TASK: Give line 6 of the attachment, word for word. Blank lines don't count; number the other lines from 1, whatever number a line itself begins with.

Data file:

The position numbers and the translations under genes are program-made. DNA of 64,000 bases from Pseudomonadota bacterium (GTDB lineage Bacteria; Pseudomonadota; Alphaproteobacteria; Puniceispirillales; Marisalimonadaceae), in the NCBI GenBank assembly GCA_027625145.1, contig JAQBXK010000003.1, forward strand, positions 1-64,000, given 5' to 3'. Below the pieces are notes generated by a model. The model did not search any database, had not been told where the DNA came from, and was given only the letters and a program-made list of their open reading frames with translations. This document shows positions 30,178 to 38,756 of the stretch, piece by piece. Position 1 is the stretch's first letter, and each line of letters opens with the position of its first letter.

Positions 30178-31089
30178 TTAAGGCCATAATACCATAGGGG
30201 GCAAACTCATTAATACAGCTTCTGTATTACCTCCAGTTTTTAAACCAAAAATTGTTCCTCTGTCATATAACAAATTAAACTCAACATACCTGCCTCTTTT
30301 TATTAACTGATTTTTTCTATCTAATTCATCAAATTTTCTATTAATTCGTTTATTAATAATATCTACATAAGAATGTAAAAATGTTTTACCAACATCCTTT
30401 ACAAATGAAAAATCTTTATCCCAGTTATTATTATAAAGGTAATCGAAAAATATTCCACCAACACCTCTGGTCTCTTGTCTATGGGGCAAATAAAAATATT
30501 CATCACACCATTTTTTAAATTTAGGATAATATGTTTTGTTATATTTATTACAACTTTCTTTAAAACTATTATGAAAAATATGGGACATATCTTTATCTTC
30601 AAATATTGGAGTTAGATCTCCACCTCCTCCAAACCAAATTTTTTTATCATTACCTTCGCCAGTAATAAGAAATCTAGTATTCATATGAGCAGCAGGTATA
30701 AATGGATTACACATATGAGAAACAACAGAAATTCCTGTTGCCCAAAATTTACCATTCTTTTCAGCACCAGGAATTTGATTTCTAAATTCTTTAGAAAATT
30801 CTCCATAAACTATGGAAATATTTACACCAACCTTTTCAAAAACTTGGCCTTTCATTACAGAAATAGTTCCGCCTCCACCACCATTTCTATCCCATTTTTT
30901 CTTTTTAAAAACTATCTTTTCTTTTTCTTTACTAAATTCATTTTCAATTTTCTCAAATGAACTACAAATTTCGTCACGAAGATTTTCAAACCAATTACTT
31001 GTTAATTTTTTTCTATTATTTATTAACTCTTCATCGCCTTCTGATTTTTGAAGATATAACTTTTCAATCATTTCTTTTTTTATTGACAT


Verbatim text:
30401 ACAAATGAAAAATCTTTATCCCAGTTATTATTATAAAGGTAATCGAAAAATATTCCACCAACACCTCTGGTCTCTTGTCTATGGGGCAAATAAAAATATT